Joe Long of Guild Mortgage joins me today to dispel some common market misconceptions and share his perspective from the lending side of things.
What’s going to happen with the market in 2020 and beyond? Many homeowners remember losing value in their homes from 2008 to 2012, but since 2013 home values have been recovering. Since homes have been appreciating for so long, many believe it’s time for a market correction.
It’s important to understand that the market fundamentals we have now are different than the ones we had back then. Just because the market’s been appreciating for a while doesn’t mean there’s something wrong or properties will start losing value. From 2005 to 2008, we saw rapid appreciation that was unsustainable—prices rose as high as 10% per year. Historically, home values in Dane County appreciate 3% to 4% per year. That’s sustainable, so if homes keep appreciating at that rate, they’ll outpace inflation and, theoretically, never cool down.
After 2013, the pace of home value recovery increased rapidly, but now it’s slowing and we’re settling into a nice, pillowy landing. Last year, home values statewide rose about 5%, and this year they’re predicted to rise between 3% and 4%. Some might see this slowdown as a bad thing, but this return to normalcy is a good thing.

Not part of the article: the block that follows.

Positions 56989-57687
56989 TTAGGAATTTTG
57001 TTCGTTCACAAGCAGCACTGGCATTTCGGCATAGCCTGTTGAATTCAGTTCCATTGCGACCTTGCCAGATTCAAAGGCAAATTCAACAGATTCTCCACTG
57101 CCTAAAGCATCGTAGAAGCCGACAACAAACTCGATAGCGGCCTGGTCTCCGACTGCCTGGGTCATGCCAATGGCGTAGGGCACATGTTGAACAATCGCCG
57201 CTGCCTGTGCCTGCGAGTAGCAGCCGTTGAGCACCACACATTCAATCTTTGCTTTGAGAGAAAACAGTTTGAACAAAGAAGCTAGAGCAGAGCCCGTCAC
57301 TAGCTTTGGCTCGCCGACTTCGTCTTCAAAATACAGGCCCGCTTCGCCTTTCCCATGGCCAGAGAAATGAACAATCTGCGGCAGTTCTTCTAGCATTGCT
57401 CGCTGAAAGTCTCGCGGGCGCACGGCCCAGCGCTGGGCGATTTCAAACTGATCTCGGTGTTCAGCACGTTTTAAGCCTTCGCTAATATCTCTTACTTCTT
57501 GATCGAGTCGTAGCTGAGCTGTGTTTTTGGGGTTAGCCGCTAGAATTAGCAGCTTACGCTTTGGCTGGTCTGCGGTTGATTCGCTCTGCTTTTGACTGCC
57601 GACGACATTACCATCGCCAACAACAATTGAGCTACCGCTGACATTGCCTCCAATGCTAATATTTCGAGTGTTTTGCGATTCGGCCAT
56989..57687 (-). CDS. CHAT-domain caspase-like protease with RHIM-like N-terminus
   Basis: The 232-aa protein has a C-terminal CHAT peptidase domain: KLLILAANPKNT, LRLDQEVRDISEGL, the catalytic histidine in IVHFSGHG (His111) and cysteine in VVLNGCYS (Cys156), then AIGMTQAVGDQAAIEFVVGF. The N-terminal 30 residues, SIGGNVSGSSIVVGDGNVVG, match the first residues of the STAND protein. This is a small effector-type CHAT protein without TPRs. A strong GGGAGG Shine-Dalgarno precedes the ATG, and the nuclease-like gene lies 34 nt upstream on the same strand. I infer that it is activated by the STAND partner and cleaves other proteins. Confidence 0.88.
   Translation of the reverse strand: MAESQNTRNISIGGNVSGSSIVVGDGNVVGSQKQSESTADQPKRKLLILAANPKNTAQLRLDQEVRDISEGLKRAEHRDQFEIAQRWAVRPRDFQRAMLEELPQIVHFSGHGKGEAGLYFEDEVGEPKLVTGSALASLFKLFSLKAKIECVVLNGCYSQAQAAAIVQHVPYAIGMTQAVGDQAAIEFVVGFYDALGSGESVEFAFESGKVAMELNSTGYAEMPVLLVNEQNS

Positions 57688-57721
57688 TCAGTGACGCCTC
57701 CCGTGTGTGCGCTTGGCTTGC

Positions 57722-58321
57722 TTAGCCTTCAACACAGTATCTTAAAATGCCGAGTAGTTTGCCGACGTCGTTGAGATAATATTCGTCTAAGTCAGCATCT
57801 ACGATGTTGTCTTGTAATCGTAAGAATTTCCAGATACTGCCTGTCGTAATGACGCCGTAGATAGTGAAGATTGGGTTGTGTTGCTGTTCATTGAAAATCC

Based on the average prediction of where the market’s headed in the next five years, if you purchased a $250,000 house now, it would appreciate by $47,500 by January 2025—a nice, slow pace.
You need a place to live no matter what, and you can either pay your landlord’s rent or your mortgage. Only one of you is getting that appreciation, so you might as well take advantage of that equity. Many people lost a lot of money during the previous recession, but the No. 1 reason people buy houses isn’t that it’s a financial investment but because they want to control where they live.
Those who lost value starting in 2008 got it all back by 2017. If you bought a home and something were to go wrong, you’d be fine long-term. You’ll still pay off your mortgage and come out with a lot of equity. If nothing goes wrong, you’ll come out way ahead.
If you have any lending questions, feel free to give Joe a call at (608) 729-5379 or email him at firstname.lastname@example.org. If you have any other questions about the real estate market, don’t hesitate to call or email me anytime. I’d love to help you.